Presentation on theme: "RECIPE STANDARDIZATION. Goals To focus on: l Developing Standardized Recipes l Standardized Recipe Formats l Weights and Measures l Recipe Standardization."— Presentation transcript:
Goals To focus on: l Developing Standardized Recipes l Standardized Recipe Formats l Weights and Measures l Recipe Standardization Procedures l Adjusting Recipes
Objectives After reviewing this information the student will be able to: l Define the term standardized recipes. l List the parts of a standardized recipe. l Develop standardized recipes. l Select a recipe format
l Convert measurements to and from the metric system. l Document basic measurement equivalents. l List recipe standardization procedures. l Adjust recipes.
Standardized Recipe A known quantity of known quality. l A specified amount and proportion of ingredients l Methods for combining ingredients l Preparation procedures l number of portions produced l portion size
Advantages Standardized recipes: l Control preparation time l Quality l Quantity l Costs l Simplify purchasing
Standardized Recipe Format A format should be selected that is : Easy to read from at least 18 inches away Large enough so most recipes will fit on one page
l Recipe Name: Corn Velvet Soup with Lobster l Recipe Group: Such as Seafood Soup l Recipe file code number: l Yield (Number of portions): 2 quarts [2 L] 10 l Portion Size: 6 fluid ounces
l Procedures 1. In a soup pot, sweat the scallions, onion, ginger, and jalapeno in the butter until tender. 2. Add the corn kernels and sweat for 2 minutes. 3. Add the stock and thyme. Simmer until the vegetables are very tender. 4. Discard the thyme sprig and purée the soup until smooth. 5. Stir in the evaporated skim milk and season with the soy sauce. If the soup is too thick, adjust the consistency with additional chicken stock. 6. Garnish each serving of soup with 1/2 ounce [15 g] lobster meat and 1 teaspoon coulis.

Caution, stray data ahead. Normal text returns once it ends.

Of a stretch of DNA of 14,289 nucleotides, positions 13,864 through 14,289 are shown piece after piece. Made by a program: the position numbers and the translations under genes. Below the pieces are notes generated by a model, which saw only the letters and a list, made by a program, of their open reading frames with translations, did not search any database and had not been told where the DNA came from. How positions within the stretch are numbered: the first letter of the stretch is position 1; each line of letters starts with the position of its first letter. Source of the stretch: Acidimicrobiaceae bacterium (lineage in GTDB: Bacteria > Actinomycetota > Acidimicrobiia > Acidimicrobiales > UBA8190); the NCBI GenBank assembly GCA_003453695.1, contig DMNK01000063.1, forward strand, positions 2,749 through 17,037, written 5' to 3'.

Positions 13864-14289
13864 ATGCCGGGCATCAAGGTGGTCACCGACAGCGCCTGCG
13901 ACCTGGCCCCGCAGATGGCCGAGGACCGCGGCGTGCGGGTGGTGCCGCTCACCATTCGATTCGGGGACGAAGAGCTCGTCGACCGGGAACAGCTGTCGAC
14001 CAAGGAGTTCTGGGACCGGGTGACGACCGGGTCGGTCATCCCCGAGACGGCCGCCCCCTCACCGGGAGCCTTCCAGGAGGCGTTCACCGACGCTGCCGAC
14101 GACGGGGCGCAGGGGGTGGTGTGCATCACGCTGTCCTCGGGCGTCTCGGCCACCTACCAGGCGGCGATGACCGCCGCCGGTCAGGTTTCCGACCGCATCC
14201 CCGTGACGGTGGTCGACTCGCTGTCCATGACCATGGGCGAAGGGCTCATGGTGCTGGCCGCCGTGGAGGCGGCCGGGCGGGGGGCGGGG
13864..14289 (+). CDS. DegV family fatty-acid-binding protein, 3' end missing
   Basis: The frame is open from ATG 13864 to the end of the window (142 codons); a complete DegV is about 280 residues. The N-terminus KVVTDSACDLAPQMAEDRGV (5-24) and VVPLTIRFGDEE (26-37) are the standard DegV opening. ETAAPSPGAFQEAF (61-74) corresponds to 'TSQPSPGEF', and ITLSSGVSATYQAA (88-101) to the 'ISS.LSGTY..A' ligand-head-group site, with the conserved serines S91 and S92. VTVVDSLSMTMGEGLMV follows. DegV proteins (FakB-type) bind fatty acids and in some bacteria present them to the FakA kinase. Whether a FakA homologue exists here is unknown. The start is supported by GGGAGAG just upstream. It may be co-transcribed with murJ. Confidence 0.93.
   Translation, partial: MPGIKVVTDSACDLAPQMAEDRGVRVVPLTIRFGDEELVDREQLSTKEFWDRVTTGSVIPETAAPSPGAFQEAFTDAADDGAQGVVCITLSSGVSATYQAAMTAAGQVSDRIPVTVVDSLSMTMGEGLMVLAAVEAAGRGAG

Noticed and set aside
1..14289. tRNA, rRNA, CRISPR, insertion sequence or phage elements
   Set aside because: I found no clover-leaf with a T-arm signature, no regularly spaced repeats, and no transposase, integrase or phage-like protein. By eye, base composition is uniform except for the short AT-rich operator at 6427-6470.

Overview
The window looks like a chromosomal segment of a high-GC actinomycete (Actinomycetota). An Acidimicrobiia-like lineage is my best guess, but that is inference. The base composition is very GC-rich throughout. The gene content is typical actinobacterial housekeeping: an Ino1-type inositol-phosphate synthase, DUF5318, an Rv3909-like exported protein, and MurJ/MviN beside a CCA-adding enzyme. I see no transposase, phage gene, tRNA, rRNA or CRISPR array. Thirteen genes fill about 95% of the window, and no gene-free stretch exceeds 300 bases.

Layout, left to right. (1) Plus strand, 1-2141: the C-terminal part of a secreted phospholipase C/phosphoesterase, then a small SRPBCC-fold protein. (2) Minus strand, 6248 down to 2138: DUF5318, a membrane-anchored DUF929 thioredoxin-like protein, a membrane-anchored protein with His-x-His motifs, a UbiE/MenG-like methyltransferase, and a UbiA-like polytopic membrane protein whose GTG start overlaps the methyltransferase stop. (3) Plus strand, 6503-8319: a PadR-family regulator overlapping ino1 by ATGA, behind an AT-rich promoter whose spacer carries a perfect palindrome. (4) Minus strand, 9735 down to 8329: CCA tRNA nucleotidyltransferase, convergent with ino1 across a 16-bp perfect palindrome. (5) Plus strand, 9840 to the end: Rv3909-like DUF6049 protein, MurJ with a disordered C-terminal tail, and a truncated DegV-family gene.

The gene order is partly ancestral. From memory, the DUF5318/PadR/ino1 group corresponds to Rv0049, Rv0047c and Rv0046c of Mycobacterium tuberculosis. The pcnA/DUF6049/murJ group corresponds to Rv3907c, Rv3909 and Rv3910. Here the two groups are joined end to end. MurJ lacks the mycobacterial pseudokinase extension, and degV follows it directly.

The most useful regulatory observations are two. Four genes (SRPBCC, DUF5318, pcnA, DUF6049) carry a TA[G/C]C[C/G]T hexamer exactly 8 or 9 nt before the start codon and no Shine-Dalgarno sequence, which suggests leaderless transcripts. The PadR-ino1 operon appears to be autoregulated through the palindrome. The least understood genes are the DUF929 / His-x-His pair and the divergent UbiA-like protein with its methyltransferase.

l Approximate times for preparation steps l Cooking times and temperatures l Mixing and cooking equipment l Portioning instructions and utensils l Serving temperature
STANDARDIZED RECIPE FORMATS
WEIGHTS AND MEASURES Ingredient quantities should be measured by consistent methods. Weighing ingredients is better than measuring them because it is more accurate and saves time. 1 cup = 8 ounces can be used for liquid ingredients, such as water, liquid milk, fruit juices, and oil. The volume measurement of other ingredients should be weighed to find out the relationship.
RECIPE CONVERSIONS Step 1: Divide the desired (new) yield by the recipe (old) yield to obtain the conversion factor. New Yield = Conversion Factor Old Yield
Step 2: Multiply each ingredient quantity by the conversion factor to obtain the new quantity. Old Quantity x Conversion Factor = New Quantity
Example You need to convert a recipe for cauliflower soup. The present recipe yields 1-1/2 gallons. You only need to make 3/4 of a gallon. First, determine the conversion factor:.75 gallon = gallons
The conversion factor (CF) is applied to each ingredient in the soup recipe: Cauliflower Soup Old quantity x CF = New quantity Cauliflower, chopped 5 lb. x.5 = 2-1/2 lb Celery stalks4 x.5 = 2 Onion1 x.5 = 1/2 Chicken stock2 qt. x.5 = 1 qt. Heavy cream6 cupsx.5 = 3 cups